But on a lighter note, I decided to join the Fitness Center for a few months, which is located on the lower levels of the 92Y where I live.  I decided that I must do this because back home, the one thing that keeps me from joining a health club there is knowing full well that I’m not going to want to drive across town to go create pain in my body, and then drive all the way back covered in sweat (I’m squeamish about public showers unless I’m forced to do it – you know – like I am here at the 92Y).  But when a full-body workout, a gamut of dance and aerobics classes, and a 4-lane swimming pool are literally a stair-descent away, how could I not join?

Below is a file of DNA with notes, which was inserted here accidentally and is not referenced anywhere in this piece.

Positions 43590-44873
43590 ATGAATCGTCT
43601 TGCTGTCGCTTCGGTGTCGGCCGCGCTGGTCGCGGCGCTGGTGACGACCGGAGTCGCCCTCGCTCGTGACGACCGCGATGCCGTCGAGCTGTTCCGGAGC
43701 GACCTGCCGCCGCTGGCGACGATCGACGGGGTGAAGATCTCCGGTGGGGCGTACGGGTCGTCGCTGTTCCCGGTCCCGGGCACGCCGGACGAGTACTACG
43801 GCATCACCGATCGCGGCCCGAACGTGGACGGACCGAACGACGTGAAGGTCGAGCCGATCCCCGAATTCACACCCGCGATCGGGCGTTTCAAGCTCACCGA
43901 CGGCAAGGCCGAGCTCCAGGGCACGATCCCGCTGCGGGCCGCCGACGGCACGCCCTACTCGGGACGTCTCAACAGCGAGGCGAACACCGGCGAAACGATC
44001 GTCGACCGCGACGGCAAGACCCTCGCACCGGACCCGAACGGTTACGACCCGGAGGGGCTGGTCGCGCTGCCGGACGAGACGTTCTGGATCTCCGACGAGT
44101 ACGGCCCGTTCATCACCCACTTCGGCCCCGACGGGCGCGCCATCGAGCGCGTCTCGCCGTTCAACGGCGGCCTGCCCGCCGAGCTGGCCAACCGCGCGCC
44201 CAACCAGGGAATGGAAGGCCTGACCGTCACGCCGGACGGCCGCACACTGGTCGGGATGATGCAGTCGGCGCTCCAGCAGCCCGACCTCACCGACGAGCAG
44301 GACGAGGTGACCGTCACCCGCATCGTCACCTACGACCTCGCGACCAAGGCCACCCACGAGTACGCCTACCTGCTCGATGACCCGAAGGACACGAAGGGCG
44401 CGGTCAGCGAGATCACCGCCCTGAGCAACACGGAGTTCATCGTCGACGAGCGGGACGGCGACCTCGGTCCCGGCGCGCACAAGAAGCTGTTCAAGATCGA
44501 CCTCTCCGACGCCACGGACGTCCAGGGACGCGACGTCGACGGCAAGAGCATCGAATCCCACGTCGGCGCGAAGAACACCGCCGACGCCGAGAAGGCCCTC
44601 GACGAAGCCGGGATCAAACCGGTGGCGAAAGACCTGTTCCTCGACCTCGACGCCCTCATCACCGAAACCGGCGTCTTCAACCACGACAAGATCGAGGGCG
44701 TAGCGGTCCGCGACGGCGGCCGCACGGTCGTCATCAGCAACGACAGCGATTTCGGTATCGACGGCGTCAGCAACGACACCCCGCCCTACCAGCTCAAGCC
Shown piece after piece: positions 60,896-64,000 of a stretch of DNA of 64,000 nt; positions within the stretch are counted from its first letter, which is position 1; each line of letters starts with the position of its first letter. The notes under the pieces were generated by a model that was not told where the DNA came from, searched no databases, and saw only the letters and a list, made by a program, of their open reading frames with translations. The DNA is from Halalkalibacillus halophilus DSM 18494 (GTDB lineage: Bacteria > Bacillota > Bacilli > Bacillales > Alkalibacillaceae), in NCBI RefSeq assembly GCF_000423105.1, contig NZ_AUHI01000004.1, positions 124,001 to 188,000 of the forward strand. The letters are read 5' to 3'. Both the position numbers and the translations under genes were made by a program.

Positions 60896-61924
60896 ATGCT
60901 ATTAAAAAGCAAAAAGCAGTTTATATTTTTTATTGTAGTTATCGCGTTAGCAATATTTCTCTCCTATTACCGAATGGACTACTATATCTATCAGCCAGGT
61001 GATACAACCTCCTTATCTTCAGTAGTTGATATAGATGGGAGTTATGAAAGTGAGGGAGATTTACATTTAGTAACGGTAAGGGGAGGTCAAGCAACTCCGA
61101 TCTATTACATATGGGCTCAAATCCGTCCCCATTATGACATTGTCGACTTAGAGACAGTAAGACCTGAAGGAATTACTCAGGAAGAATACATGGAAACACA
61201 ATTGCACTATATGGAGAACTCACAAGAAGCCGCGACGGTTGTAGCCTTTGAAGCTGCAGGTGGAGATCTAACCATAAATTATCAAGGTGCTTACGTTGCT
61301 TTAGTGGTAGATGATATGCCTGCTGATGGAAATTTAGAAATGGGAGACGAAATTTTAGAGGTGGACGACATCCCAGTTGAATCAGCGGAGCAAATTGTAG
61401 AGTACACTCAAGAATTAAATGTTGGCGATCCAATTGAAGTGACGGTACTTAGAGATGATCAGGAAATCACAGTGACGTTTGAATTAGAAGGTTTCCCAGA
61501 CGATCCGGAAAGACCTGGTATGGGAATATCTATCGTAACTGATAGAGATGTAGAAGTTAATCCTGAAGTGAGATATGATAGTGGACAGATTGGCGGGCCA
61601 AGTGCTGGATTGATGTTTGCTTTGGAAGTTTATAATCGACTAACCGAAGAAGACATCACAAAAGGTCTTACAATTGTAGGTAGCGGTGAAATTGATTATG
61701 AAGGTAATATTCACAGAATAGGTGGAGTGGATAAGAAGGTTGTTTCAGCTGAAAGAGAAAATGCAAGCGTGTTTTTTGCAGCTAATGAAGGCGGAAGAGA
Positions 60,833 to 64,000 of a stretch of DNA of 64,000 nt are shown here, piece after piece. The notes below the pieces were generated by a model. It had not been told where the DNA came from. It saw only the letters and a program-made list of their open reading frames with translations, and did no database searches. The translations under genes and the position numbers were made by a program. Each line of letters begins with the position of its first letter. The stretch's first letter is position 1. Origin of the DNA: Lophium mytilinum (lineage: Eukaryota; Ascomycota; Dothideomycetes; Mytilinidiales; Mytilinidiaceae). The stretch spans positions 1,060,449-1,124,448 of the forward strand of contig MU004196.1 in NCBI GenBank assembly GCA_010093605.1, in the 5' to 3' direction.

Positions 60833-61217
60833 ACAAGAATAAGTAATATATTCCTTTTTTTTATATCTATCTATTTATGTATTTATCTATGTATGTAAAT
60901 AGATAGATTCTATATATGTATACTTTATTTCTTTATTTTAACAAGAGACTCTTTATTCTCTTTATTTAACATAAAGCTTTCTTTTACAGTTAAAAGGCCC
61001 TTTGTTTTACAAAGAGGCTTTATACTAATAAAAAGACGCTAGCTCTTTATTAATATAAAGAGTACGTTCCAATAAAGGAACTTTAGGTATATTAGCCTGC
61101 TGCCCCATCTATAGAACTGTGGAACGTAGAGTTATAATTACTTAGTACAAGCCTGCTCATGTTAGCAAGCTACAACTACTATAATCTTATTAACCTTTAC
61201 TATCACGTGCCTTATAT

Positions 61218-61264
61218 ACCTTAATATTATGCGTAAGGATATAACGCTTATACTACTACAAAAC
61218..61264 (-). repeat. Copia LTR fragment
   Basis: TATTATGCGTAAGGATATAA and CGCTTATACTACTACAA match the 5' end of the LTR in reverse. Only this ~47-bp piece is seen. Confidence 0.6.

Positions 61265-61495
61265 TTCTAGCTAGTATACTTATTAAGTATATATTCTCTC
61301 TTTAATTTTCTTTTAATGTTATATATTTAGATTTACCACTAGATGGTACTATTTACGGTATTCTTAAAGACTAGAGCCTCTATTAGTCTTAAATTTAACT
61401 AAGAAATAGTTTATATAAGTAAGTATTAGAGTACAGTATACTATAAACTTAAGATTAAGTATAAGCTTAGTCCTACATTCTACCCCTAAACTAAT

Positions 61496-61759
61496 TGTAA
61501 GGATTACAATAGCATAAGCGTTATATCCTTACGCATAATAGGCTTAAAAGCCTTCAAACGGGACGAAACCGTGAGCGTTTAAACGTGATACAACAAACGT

So last night I decided to check out the Middle Eastern dance class.  I’ve taken that style of dance before at Coconino Community College, and had a blast.  I’ve also taken many a dance class in my life, and have grown accustomed to a sort of love-hate relationship with them.  When I was younger, the girls in my dance classes were there because they were quite serious.  Serious about themselves, about their dancing, and about putting down other people whom they deemed unable to dance as well as they.  Stuck up bitches, to put it bluntly.  But I tolerated them – learned to ignore them, in fact (which turned out to be a useful skill for me later in life).  But it always put a damper on things.  Made my dance class experience always less-than what it could be.  So here I was in NYC, the absolute Mecca for dancers.  I prepared myself for the worst.  I expected to feel dumpy and old and uncoordinated among sleek, young, beautiful, talented dancers.  I didn’t even have shoes, and was going to wing it barefoot.  In a word, I was a bit freaked.  But I’d paid my money, which included any class I wanted to take, and I figured, with 8 million people in NYC, who cares if I make a fool of myself and never come back?  Will I EVER see these people again?  Probably not.  So down the stairs I plodded, in my old leotard from my previous jazz class, my ballet tights, and Nike workout pants.  It was all I could muster up and pack from my dance clothes at home, and I looked like a goof.  But I just didn’t care.  Well, not that much.